Compared to any other New Zealander, Māori experience some of the worst health outcomes in this country. As Māori we are more likely to be impacted by heart disease, diabetes, obesity, various cancers and a lucky-dip of other health complications. The health sector acknowledges that this reality is attributed to a whole range of contributing socio-economic factors such as housing, income, and education. Because health is quite a complex beast, and influenced by so many different things around us, no single-bullet is going to fix this challenge. The good news is that despite the struggle that exists for so many, on a whole, Māori health outcomes have improved over the years, and it will continue to do so as we come to learn more about Māori health. However, we're still a far-cry from the standard of wellness that our tīpuna experienced. So what happened to Māori health?
When we rewind the clock a century or more, the picture of Māori health here in Aotearoa was described by early settlers as something unseen in other parts of the world. In 1769 Captain Cook described Māori of Aotearoa as a “strong raw boned well-made active people...They seem to enjoy a good state of health and many of them live to a good old age.” This is supported by Cook’s botanist Joseph Banks who commented on the Māori stature, “the men are of the size of the larger Europeans, stout, clean limbed and active, fleshy but never fat. Among them I have seen many very healthy old men and in general the whole of them are as vigorous a race as can be imagined.”
"The tikanga or practices established by our tīpuna enabled not only our survival, but a synergistic relationship with the environment that enabled Māori to flourish."
As the years passed by, many more European settlers commented on the health and figure of Māori. Both Māori women and men were seen as taller than their European counterparts. The Religious Tract Society in 1799 observed: “The New Zealander is the most gigantic in stature and muscular in frame, and may be justly regarded as the most robust and hardy of the Oceanic race.”
Māori also experienced a high level of oral hygiene with some of the best teeth ever recorded. This is interesting given we had no toothbrush or toothpaste in those days. In his groundbreaking book, Nutrition and Physical Degeneration (1939), Weston Price observed very few tooth cavities and attributed this to the natural diet of the Māori, free from processed and refined foods. There are many more records of settlers describing the fine, muscular figures of the Māori. It almost appears that this picture of health was commonplace amongst Māori in the early 1800’s, and this persisted in rural communities like Te Uruwera, who were isolated from European influences.
Price attributed this level of wellness and health to Māori who had “developed a knowledge of Nature’s laws and adopted a system of living in harmony with those laws to so high a degree that they were able to build what was reported by early scientists to be the most physically perfect race living on the face of the Earth.” The tikanga or practices established by our tīpuna enabled not only our survival, but a synergistic relationship with the environment that enabled Māori to flourish.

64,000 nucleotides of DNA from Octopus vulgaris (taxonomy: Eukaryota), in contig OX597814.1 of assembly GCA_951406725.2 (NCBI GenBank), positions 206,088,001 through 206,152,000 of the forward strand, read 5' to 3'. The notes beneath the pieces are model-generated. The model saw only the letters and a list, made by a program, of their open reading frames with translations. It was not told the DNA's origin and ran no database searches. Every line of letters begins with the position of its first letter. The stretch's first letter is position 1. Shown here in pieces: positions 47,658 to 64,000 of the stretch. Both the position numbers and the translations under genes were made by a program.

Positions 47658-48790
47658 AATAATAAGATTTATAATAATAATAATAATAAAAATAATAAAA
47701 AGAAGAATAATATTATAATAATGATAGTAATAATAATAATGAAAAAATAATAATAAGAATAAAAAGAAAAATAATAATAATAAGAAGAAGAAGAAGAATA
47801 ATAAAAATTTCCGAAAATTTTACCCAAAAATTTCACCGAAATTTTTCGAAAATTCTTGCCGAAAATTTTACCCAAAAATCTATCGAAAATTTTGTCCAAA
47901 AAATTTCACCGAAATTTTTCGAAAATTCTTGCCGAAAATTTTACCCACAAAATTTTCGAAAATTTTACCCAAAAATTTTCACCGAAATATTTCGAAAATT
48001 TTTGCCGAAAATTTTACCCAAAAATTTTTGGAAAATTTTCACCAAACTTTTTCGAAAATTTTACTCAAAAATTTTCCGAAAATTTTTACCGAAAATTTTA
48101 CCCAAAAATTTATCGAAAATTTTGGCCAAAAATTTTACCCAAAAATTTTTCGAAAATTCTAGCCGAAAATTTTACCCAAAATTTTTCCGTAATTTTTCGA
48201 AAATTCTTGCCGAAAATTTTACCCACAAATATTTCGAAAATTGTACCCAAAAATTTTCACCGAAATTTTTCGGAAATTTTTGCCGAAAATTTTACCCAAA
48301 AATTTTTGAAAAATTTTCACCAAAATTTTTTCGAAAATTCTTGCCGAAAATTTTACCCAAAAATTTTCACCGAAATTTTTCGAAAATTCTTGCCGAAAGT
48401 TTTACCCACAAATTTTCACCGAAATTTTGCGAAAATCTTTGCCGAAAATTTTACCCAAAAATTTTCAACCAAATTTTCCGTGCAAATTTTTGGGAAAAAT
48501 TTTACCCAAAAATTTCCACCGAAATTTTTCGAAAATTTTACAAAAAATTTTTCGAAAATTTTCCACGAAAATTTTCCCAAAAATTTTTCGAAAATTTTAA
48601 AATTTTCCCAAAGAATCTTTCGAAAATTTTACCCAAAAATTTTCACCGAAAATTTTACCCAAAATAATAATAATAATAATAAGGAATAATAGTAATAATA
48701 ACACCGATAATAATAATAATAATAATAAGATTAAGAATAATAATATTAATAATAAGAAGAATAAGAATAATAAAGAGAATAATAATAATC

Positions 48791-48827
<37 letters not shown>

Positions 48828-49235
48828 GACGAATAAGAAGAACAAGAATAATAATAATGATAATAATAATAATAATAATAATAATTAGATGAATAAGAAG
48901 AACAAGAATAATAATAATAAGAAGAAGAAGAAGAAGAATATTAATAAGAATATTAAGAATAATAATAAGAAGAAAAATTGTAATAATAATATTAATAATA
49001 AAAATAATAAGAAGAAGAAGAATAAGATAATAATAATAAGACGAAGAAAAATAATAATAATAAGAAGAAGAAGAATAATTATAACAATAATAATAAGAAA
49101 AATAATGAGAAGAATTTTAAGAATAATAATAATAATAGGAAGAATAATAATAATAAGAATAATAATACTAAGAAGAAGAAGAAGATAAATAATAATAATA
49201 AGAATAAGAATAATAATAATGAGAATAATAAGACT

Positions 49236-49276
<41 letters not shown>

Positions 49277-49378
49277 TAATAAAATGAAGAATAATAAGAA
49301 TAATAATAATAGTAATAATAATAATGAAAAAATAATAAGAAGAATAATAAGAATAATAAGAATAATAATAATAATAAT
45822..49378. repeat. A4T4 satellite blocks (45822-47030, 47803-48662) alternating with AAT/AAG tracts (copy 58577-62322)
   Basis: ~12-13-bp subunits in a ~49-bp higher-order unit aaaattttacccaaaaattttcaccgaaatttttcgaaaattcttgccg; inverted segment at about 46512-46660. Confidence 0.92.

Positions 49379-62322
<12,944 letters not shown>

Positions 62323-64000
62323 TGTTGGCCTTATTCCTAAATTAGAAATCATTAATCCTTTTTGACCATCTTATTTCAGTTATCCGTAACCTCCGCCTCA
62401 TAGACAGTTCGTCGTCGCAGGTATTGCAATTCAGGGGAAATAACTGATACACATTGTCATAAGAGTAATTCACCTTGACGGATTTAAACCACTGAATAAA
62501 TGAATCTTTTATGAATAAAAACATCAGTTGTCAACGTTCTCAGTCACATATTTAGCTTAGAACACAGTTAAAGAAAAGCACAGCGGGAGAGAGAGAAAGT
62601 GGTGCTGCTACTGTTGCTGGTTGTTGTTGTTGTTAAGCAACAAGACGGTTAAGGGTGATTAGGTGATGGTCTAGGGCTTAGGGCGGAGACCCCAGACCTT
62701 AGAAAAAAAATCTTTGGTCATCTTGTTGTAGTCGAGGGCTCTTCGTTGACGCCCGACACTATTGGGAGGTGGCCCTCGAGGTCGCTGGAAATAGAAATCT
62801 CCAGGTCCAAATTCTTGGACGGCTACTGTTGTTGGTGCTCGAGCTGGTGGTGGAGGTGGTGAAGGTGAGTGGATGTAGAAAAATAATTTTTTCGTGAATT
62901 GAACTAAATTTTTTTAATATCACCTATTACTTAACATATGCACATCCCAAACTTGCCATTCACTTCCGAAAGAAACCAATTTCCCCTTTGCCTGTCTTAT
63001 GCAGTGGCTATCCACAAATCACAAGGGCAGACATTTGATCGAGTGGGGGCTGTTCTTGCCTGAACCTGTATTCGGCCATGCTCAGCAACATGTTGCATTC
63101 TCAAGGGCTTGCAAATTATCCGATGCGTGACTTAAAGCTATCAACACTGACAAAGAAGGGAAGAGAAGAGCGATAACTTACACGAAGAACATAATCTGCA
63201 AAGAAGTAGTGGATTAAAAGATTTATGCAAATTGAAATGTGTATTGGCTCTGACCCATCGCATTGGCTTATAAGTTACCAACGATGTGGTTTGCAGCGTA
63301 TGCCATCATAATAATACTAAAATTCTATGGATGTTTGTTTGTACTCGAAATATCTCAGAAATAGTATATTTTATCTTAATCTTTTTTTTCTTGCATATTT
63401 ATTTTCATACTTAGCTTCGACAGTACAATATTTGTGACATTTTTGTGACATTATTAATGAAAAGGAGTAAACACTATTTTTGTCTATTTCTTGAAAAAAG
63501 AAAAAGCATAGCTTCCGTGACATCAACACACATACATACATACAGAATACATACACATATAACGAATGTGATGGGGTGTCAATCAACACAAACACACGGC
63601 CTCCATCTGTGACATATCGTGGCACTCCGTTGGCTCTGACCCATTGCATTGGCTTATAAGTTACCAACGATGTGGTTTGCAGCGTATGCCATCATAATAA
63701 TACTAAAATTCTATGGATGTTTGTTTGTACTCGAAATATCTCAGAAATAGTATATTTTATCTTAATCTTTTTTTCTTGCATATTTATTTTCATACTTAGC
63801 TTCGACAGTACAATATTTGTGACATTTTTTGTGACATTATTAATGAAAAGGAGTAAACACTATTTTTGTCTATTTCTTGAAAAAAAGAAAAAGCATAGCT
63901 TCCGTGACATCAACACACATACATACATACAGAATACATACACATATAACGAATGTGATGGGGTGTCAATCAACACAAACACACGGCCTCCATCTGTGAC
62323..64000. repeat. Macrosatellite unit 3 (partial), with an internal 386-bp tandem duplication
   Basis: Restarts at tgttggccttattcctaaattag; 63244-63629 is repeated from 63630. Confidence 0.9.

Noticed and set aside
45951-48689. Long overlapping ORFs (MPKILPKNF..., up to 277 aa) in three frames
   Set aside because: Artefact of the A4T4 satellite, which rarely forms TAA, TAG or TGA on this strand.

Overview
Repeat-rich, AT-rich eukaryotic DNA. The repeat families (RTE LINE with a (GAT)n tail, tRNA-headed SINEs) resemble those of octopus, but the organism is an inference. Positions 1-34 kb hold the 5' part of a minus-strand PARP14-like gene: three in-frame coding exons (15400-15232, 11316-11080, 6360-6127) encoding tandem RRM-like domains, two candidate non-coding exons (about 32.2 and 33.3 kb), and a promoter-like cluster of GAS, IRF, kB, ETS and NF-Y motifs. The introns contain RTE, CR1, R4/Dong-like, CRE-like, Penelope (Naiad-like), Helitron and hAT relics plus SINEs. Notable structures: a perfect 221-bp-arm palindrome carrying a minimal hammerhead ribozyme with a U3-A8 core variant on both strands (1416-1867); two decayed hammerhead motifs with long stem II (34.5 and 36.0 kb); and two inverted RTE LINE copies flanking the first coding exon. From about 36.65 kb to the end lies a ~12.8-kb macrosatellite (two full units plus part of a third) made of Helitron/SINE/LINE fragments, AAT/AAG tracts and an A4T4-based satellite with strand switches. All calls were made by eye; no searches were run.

This system of living is entrenched in mātauranga Māori or Māori knowledge. Mātauranga Māori is what enabled Māori to cross the largest body of ocean and populate the farthest corner of the world. It enabled Māori to survive and thrive here in New Zealand, a land with different seasons, flora and fauna to our homeland. The differences our tīpuna encountered here had implications on the fundamental necessities of life—food, warmth and shelter. The Māori of old had to develop new technologies and understandings of their new environment in order to ensure a successful life was attained. Myths and legends were told to carry this critical information through generations that enabled Māori to thrive. This tells me two things. Firstly, mātauranga Māori is pliable. It grows and adapts in a way that ensures its users have the tools to live a successful life in their environment. Secondly, our tīpuna who survived here were smart enough to make changes and adaptations to survive.
We missed the boat on developing new knowledge around modern health challenges because of Pākehā control of our lifestyle. The image of the ‘average’ Māori in terms of health is not where it should be. Despite that, we are still here today because of those well established practices that built a ‘hardy race’. In my opinion, we need to enable new practices and tikanga to support positive health outcomes based on mātauranga Māori. We must develop new myths and legends, or reinterpret traditional knowledge that improves Māori health for the future. The question is, are we smart enough to filter all of the information that is out there to ensure our whānau have an opportunity to be healthy? Those that can will adapt and survive. Those that can’t? Well, let me just say that not all our tīpuna made good decisions in the past either.
Kai tika. Whakakori te tinana. Tiaki tou whakapapa!